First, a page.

Keeping Yourself Safe

This page has valuable information about how to keep yourself safe while planning your escape. Please take this information very seriously.

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If your abuser can get access to the computer you are using, you must be aware that he may find some of your browsing history in the wireless router cache or he could check the printer cache to see documents you printed. You will need to know how to delete your browser history or open a private browsing session. Key-logging is another way for him to keep track of your internet activity because it allows him to see everything you type, including login information for any hidden email accounts, bank accounts, etc. The best ways to ensure protection against key-loggers:

  1. Watch this video to see what such a [hardware] device looks like. Once you know, you can do a quick visual scan of your computer before typing anything during a browsing session.
  2. Scan files before downloading them or accepting them from others. It is possible to send key-logging software, stealthily, with a seemingly “innocent” file.
  3. Regularly scan your computer with programs like Spybot or Malwarebytes (and be sure to regularly update them!).

If you must your home computer to get access to information on abuse, make sure that you allow yourself enough time to browse and cover your tracks. If you feel rushed, you are more likely forget to an important step in covering your tracks. The only way to be 100% safe is to use a computer/printer elsewhere, such as a library or borrow a friend’s. If you use a public computer, please make sure you log out of every account you access.

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    • Do NOT leave a paper trail. Although it’s nearly impossible to remember phone numbers, appointment time/dates or any information you’re given, you must take special care to secure anything you write down on paper. If you must, write things down, it is important that you remember to transfer things to a password protected document or leave your notes with a friend. Equally important: make sure that everyone you talk to knows that you must not receive mail or phone calls. Any documentation must be either collected by you, a trusted friend or mailed to an alternate address.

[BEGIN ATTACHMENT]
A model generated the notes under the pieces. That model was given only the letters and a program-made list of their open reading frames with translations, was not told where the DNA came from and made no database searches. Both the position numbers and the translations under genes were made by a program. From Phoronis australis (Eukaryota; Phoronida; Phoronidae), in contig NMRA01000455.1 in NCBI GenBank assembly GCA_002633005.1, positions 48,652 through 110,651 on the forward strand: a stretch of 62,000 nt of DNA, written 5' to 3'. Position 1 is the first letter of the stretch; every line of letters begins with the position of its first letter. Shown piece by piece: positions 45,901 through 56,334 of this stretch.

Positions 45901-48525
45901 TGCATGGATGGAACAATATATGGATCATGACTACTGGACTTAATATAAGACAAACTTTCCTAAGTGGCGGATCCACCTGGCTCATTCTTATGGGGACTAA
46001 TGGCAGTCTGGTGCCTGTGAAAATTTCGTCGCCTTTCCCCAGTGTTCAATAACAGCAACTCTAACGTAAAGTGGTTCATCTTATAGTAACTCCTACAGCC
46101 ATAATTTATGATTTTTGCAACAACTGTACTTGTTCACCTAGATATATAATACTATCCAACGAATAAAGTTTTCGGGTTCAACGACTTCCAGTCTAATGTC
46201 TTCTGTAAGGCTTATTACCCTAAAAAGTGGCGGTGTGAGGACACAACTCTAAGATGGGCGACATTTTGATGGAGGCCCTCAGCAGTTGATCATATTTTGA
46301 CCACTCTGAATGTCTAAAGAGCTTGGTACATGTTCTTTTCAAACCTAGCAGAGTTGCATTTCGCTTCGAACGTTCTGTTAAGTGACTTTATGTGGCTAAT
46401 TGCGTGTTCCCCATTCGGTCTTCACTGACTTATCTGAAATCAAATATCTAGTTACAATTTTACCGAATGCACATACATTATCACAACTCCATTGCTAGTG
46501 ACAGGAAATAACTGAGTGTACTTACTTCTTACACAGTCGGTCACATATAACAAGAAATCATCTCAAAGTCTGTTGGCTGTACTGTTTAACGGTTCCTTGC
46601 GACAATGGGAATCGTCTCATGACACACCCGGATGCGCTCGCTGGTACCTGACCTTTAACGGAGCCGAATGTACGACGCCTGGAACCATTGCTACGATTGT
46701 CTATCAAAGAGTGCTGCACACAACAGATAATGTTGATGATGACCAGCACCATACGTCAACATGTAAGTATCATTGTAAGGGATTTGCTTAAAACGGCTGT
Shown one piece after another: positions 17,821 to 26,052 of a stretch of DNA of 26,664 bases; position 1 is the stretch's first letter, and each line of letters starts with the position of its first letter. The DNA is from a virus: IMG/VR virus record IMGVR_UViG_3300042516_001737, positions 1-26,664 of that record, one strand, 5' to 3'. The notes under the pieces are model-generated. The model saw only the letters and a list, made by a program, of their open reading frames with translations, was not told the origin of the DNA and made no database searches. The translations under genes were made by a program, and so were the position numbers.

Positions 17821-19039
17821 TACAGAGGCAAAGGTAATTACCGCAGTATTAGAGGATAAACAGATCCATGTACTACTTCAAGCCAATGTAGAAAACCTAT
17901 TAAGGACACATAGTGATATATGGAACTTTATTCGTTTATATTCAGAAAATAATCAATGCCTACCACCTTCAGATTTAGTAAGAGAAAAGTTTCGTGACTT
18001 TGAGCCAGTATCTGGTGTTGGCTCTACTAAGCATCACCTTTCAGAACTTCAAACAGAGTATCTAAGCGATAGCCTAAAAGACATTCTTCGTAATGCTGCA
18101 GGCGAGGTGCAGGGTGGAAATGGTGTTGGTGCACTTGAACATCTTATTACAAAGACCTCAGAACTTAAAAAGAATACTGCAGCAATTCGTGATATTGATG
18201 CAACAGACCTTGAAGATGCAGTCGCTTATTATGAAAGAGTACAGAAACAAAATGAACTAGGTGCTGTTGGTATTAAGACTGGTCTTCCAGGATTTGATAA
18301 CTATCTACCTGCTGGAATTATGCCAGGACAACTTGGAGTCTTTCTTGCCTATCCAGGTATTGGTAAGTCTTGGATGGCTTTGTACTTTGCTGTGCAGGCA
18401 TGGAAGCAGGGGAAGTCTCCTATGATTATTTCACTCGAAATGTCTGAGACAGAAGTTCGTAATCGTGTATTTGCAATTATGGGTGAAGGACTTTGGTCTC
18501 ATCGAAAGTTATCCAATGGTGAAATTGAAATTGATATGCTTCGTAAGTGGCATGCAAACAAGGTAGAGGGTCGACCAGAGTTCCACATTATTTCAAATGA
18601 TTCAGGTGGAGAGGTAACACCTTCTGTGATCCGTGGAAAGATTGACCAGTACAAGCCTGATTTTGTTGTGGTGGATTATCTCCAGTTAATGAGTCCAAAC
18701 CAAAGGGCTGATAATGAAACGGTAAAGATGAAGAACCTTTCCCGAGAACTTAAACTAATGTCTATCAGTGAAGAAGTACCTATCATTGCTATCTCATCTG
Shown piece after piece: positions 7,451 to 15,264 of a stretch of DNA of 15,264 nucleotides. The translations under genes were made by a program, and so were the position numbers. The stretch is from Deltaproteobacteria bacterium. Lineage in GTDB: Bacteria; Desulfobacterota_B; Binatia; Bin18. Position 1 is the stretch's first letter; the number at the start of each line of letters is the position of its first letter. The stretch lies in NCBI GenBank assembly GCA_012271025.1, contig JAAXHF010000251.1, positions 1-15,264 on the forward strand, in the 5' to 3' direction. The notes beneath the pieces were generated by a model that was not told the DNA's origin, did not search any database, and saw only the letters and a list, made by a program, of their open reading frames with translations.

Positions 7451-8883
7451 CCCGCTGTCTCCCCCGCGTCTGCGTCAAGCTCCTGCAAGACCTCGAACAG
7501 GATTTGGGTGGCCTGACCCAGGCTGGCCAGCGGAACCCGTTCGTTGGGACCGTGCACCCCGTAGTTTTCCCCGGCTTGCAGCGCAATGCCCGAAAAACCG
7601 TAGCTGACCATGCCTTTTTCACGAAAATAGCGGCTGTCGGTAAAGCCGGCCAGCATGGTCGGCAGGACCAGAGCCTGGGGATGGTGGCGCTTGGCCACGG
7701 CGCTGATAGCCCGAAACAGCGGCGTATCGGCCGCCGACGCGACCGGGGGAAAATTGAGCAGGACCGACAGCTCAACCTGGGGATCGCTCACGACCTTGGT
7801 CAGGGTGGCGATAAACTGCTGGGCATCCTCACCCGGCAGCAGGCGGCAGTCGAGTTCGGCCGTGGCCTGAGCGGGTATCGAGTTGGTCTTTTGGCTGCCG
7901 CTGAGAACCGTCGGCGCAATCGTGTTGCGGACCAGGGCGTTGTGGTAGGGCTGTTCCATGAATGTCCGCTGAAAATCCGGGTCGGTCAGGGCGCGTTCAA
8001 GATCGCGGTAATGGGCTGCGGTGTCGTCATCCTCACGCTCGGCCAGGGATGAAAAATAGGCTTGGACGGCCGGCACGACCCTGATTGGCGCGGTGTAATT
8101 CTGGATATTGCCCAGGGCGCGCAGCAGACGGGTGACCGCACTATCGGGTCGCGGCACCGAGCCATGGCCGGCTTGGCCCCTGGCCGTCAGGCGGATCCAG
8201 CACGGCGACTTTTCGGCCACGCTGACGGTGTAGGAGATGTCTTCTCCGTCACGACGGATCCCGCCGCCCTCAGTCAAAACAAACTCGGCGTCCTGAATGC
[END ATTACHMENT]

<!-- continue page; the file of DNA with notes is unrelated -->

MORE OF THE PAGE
• Keep your cell phone with you at all times and dial 911, any time you feel threatened. Police reports are beneficial documentation.
    • Keep your curtains open and notify the neighbors who have a direct view into your home, if you expect trouble.
    • Find out if your local police force has a domestic abuse unit and call them to put yourself on their radar.
    • Document everything, no matter how trivial. Make notes of dates, times, details. Keep backup copies of this document and keep it updated.
    • If you have children, agree on a special code word and go over plans with them so that they know what to do in the event that things escalate. You can share this code word with friends and neighbors, too.
    • Take care of yourself. Getting enough rest, eating properly and exercising are important so that you can keep a clear mind and stay well.
    • Tell people what’s happening but confide only in a select group of trusted friends. It is important that you build a strong support network, and not try to do everything on your own.
    • Gather cherished belongings and important documents for storage at a relative’s or friend’s house.
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